A number of those who helped found the NZMA were former members of the Socialist Party of Canada who, as opponents of the war, had fled that country. Others were mainly seamen and coalminers. There were soon branches in Petone, Christchurch, Millerton, Huntly, Wellington, Auckland and a number of mining centres on the South Island. A rancorous dispute over the support for the Soviet Union caused the demise of the NZMA in 1922.
In 1930, a number of former members of the Petone Marxian Club and the New Zealand Marxian Association – formed the Socialist Party of New Zealand and adopted the Object and Declaration of Principles of the SPGB. , Branches were organised in Auckland, Petone, Wellington and elsewhere. Outdoor speaking began and debates with the Communist Party and other organisations attracted good audiences. Despite tremendous difficulties, the SPNZ managed in January 1934 to produce a short-lived journal, the Socialist Review. The SPNZ later added the word “World” to its name and it still continues the task of advocating socialism.
The problems of capitalism have not been solved and only the abolition of the cause – the profit motive system – will do that. This is what the World Socialist Party of New Zealand, and socialists elsewhere, propose and for which they are organised. It is that we can see a greater than ever need for socialist organisation for the overthrow of capitalism. The childlike faith of the majority of the workers in the Labour Government is hard to understand. The New Zealand Labour Party in power has proved itself little different from capitalist Parties; in fact it has simply advanced new methods of extracting more surplus value from the workers, and is attempting to put them into operation. they have no mandate for socialism, while they do possess the mandate to administer capitalism. This can be done only in the interest of capital and the capitalist class. Prime Minister Ardern has passed palliative measures but none of it will in any way alter the fundamental position of the workers of New Zealand. They will still have to sell their labouring powers in order to live, the wages, or price of these, will be determined by the value of the necessities required to produce, develop, maintain and perpetuate the labouring power, or in the event of the inability of the employee to sell ones labour power a worker will be forced to throw oneself upon the benevolence of the State to eke out an existence on sustenance.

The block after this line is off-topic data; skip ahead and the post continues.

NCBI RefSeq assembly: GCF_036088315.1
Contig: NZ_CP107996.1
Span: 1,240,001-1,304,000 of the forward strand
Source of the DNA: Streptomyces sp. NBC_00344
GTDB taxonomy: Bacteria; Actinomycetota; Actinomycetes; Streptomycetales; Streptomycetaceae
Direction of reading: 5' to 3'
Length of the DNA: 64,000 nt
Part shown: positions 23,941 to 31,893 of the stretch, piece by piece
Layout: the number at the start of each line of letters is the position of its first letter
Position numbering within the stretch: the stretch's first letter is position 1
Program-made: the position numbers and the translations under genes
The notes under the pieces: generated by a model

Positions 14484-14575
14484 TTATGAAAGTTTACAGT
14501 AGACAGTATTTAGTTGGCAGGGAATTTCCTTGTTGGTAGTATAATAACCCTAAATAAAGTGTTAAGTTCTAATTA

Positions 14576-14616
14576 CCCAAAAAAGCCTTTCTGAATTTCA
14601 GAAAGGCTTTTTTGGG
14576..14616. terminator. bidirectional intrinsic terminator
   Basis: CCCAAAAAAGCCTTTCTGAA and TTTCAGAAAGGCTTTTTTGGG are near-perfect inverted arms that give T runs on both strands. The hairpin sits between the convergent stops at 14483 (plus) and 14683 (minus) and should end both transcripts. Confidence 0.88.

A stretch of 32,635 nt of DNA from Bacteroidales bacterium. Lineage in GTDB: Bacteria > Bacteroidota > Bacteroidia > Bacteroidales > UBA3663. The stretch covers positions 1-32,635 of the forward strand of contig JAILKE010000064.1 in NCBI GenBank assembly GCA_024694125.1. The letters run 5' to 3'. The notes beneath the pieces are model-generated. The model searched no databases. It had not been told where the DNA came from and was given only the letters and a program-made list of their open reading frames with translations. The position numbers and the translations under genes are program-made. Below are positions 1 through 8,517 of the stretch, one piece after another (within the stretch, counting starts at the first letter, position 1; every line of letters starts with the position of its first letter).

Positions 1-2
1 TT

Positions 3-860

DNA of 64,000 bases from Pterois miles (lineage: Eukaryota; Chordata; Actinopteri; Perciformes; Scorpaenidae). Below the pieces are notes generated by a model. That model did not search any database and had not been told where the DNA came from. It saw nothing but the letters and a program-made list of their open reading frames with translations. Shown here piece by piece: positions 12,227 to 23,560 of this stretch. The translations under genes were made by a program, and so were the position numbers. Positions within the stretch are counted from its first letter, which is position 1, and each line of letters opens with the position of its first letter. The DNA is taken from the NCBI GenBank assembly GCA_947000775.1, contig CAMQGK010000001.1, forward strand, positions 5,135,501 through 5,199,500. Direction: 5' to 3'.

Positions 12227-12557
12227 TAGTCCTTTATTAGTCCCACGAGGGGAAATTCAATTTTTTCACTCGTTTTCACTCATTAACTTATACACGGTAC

The World Socialist Party holds that socialism is the only cure for the effects of capitalism. While capitalism continues so the workers must suffer from its effects and their condition become worse, so we ask the workers of New Zealand to join us in the work of propagating socialism and organising for the overthrow of capitalism. Socialism is the only solution to their problems. Only then can we make rational decisions concerning production and our environment without the shackles of the market system.
Ardern’s Labour Party or Collins’ National Party in power? = No Change.